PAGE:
CrimsonWing

Disneynature is known for its films in theaters, like Bears or African Cats, however, did you know they release direct-to-DVD films as well? Well, in 2008 they released The Crimson Wing: Mystery of the Flamingos to Blu-ray and DVD. I had never had the opportunity to view the documentary, even though I’m a huge Disneynature fan, but I was looking around Netflix the other day and found this waiting for me, so I decided to give it a shot.

Narrated by Mariella Frostup, this is the March of the Penguins equivalent for our favorite lawn ornament. By that, I mean the film shows the migration of the florescent bird, their mating process and the birth and journey a baby flamingo takes. Spoiler alert: baby flamingos are freaking adorable. Like, I want a stuffed animal baby flamingo immediately.

Set in Tanzania, on Lake Natron, the film also chronicles the weird phenomenon that encompasses the lake. Every year, the area’s new rain supply quickly evaporates and a salt residue forms an island a top the land. At 130 degrees, it is incredibly hot and not a plausible habitat for other animals, yet the flamingos thrive and create nests for their eggs.

This is where the film turns into a horror film. The babies are adorable, but marabou storks come in a kill the babies. Not in a way where it’s insinuated off camera. Oh no, they show the storks mutilating the babies, breaking their necks and leaving them to die. After the rest of the flamingos leave the salt island to go towards more water, some of the injured babies are left to starve and die. They show one baby flamingo that, I’m not kidding, sighs as they realize their fate. THE BABY KNOWS IT IS BOUND TO DIE! I just can’t deal.

As the flamingos make their long walk to more water, some of the babies start to grow large salt collections around their legs, which accumulate and become close to cement. The stuck-on salt greatly affects their ability to walk, slowing them down and eventually losing themselves from the group. Again, they show one baby trying to catch up with their parents and the rest of the flock, yet its salt shackles clack together like cinderblocks hitting each other and making it trip and fall every third step.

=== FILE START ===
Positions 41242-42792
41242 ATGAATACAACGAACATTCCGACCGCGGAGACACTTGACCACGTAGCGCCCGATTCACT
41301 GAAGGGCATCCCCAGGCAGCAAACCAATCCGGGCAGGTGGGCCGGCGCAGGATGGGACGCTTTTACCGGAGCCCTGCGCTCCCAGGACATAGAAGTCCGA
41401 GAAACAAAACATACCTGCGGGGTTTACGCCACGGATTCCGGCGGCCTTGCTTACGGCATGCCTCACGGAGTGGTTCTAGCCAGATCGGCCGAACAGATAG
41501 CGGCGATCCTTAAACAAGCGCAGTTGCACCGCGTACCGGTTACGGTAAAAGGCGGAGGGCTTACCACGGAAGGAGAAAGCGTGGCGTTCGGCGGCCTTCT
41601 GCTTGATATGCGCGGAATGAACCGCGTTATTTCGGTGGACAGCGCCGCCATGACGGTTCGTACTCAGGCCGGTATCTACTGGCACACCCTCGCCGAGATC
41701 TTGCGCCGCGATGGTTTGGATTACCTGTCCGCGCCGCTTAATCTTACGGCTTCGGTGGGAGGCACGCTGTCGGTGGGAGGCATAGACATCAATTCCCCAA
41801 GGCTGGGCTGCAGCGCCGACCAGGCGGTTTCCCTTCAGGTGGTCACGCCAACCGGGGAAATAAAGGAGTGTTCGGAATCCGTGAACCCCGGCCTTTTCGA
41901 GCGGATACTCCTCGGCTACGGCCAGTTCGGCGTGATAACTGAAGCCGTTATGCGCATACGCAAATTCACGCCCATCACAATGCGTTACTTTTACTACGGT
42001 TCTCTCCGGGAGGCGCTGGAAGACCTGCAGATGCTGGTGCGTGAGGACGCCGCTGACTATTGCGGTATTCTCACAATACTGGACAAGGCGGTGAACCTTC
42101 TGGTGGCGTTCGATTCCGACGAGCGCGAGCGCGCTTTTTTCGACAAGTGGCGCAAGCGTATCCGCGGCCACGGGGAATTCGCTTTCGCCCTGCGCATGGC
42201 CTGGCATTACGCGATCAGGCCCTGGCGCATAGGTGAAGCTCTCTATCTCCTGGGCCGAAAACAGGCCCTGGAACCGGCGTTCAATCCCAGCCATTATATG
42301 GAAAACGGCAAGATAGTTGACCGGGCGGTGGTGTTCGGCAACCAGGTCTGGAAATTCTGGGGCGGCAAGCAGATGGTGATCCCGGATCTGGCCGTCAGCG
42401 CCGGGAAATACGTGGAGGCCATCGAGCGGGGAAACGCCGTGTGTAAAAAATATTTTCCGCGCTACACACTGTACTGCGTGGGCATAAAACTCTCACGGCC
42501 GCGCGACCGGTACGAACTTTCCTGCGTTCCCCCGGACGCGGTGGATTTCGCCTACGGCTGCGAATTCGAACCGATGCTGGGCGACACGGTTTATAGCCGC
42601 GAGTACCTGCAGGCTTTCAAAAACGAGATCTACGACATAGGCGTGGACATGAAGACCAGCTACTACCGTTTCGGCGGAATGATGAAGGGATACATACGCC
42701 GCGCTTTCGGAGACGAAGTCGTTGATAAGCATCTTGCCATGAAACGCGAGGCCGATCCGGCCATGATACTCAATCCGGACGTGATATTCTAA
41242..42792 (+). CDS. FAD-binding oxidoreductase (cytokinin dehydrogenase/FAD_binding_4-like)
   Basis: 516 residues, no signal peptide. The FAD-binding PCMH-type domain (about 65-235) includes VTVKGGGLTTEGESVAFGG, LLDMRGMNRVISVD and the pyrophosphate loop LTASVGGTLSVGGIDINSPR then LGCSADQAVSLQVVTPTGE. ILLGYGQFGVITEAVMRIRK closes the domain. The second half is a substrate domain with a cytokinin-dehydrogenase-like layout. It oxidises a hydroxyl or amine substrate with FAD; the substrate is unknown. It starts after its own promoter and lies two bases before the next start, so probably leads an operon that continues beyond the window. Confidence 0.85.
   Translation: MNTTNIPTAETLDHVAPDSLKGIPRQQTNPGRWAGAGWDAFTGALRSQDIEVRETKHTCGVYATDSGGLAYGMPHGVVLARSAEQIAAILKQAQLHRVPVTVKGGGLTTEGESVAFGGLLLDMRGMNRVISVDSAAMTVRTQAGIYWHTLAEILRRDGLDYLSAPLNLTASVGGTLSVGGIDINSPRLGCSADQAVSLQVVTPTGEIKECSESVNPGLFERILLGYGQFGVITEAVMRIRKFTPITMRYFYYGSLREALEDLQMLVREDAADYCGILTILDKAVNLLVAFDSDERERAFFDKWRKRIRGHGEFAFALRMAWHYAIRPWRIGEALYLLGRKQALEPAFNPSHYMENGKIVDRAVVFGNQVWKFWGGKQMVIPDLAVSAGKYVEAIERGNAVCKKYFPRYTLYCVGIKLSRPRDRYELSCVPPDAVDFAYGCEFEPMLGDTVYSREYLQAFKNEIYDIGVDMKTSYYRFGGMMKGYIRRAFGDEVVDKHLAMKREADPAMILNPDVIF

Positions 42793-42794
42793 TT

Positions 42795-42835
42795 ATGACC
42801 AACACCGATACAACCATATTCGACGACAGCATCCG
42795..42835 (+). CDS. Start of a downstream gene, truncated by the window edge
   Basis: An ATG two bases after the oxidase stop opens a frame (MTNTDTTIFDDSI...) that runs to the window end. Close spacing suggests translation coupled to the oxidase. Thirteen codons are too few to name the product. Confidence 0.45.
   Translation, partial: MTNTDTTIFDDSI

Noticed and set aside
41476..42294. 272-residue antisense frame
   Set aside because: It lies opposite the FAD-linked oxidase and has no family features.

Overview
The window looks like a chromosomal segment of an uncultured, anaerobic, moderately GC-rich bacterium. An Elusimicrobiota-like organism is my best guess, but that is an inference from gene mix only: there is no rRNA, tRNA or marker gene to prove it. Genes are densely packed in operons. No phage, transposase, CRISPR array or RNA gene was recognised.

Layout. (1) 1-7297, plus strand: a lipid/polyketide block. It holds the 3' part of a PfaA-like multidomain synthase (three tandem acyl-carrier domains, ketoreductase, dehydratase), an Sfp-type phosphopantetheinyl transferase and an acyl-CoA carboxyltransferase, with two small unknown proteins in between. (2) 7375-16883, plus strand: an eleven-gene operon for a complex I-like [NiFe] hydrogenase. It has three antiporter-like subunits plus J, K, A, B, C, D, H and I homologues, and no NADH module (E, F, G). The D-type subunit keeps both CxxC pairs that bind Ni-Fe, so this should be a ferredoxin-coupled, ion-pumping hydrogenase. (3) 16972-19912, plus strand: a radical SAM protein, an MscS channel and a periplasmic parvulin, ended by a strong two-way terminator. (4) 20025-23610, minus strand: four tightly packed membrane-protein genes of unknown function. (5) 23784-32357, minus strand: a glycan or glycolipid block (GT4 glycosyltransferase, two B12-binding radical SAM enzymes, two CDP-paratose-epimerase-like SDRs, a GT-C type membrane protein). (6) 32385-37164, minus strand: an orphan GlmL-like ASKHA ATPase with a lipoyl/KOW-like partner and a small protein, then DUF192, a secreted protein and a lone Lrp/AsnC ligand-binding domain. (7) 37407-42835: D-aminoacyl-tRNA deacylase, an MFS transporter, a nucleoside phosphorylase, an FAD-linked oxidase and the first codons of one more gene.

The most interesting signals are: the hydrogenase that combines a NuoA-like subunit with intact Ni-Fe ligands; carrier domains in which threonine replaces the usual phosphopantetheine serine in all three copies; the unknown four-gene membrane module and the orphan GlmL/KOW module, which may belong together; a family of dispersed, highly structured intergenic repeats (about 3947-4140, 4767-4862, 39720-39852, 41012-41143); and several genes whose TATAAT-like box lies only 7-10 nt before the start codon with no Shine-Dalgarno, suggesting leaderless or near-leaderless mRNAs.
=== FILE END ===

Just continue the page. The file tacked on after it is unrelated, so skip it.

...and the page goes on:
But wait, it gets more depressing. Once they reach the new lush area of Tanzania, they begin to become accustomed to their new surroundings…oh wait, a mongoose comes and attacks, killing one of the baby flamingos. AND THEN, after a beautiful flying montage, they are just calmly walking around, and, hold up, a hyena just murdered another flamingo. I think I am now clinically depressed.

The biggest problem with the film is how graphic it is. While, I completely realize that this is how the Animal Kingdom works, it sure is depressing when you are just trying to enjoy the majesty of these gorgeous birds. The narration also adds to the depression as even when there is a high point happening, the tone in her voice sounds like a crocodile will come out of the water and chop down on hundreds of birds. Her voice makes you expect the worst.

With that said, it still is gorgeous documentary, with their mating process being an interesting and beautiful highlight. It was really neat being able to see an animal that everyone knows as something so basic, yet to see all the facets of its life.

The filmmakers did try a story route, by showcasing a baby flamingo that is separated from its mother early on and must grow up by itself, but it isn’t noticed whatsoever and with or without the story element, the film would’ve still stayed the same.

With that said, I give the film 3 salt legs shackles out of 5. While the movie is visually stunning, the depressing nature of it as a whole detracts from the images presented.

Let me know your thoughts on the film below or on the discussion boards.

 
 

Comments


Send this to a friend